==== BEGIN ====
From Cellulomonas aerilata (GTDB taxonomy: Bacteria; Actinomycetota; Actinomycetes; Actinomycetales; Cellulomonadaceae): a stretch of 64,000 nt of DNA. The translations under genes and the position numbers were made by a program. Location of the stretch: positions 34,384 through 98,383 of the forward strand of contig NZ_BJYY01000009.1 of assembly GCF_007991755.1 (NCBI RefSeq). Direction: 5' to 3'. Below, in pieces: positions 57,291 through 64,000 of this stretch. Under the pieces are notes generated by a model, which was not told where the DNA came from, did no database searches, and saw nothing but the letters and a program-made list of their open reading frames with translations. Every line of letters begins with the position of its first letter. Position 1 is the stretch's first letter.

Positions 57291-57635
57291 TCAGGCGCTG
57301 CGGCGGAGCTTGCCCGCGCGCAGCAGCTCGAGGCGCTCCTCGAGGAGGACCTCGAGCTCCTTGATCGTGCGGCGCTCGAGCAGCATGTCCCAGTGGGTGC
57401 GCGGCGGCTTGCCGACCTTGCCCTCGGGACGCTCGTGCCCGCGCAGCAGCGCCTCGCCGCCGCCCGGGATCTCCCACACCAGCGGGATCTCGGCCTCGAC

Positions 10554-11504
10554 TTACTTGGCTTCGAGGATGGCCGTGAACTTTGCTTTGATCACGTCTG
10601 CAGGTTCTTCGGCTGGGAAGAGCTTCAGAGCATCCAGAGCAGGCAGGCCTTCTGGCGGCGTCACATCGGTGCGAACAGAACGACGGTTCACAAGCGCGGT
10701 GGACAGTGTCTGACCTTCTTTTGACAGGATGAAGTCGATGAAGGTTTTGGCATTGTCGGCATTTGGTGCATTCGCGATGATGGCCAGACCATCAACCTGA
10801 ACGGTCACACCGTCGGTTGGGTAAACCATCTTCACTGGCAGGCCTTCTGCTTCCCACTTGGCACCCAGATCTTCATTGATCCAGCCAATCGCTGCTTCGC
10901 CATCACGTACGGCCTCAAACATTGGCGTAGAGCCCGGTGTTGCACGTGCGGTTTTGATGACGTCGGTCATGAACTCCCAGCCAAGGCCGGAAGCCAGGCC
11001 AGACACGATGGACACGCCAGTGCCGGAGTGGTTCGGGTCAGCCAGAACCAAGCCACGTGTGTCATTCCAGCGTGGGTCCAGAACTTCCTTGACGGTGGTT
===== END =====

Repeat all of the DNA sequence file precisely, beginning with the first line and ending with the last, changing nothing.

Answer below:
From Cellulomonas aerilata (GTDB taxonomy: Bacteria; Actinomycetota; Actinomycetes; Actinomycetales; Cellulomonadaceae): a stretch of 64,000 nt of DNA. The translations under genes and the position numbers were made by a program. Location of the stretch: positions 34,384 through 98,383 of the forward strand of contig NZ_BJYY01000009.1 of assembly GCF_007991755.1 (NCBI RefSeq). Direction: 5' to 3'. Below, in pieces: positions 57,291 through 64,000 of this stretch. Under the pieces are notes generated by a model, which was not told where the DNA came from, did no database searches, and saw nothing but the letters and a program-made list of their open reading frames with translations. Every line of letters begins with the position of its first letter. Position 1 is the stretch's first letter.

Positions 57291-57635
57291 TCAGGCGCTG
57301 CGGCGGAGCTTGCCCGCGCGCAGCAGCTCGAGGCGCTCCTCGAGGAGGACCTCGAGCTCCTTGATCGTGCGGCGCTCGAGCAGCATGTCCCAGTGGGTGC
57401 GCGGCGGCTTGCCGACCTTGCCCTCGGGACGCTCGTGCCCGCGCAGCAGCGCCTCGCCGCCGCCCGGGATCTCCCACACCAGCGGGATCTCGGCCTCGAC

Positions 10554-11504
10554 TTACTTGGCTTCGAGGATGGCCGTGAACTTTGCTTTGATCACGTCTG
10601 CAGGTTCTTCGGCTGGGAAGAGCTTCAGAGCATCCAGAGCAGGCAGGCCTTCTGGCGGCGTCACATCGGTGCGAACAGAACGACGGTTCACAAGCGCGGT
10701 GGACAGTGTCTGACCTTCTTTTGACAGGATGAAGTCGATGAAGGTTTTGGCATTGTCGGCATTTGGTGCATTCGCGATGATGGCCAGACCATCAACCTGA
10801 ACGGTCACACCGTCGGTTGGGTAAACCATCTTCACTGGCAGGCCTTCTGCTTCCCACTTGGCACCCAGATCTTCATTGATCCAGCCAATCGCTGCTTCGC
10901 CATCACGTACGGCCTCAAACATTGGCGTAGAGCCCGGTGTTGCACGTGCGGTTTTGATGACGTCGGTCATGAACTCCCAGCCAAGGCCGGAAGCCAGGCC
11001 AGACACGATGGACACGCCAGTGCCGGAGTGGTTCGGGTCAGCCAGAACCAAGCCACGTGTGTCATTCCAGCGTGGGTCCAGAACTTCCTTGACGGTGGTT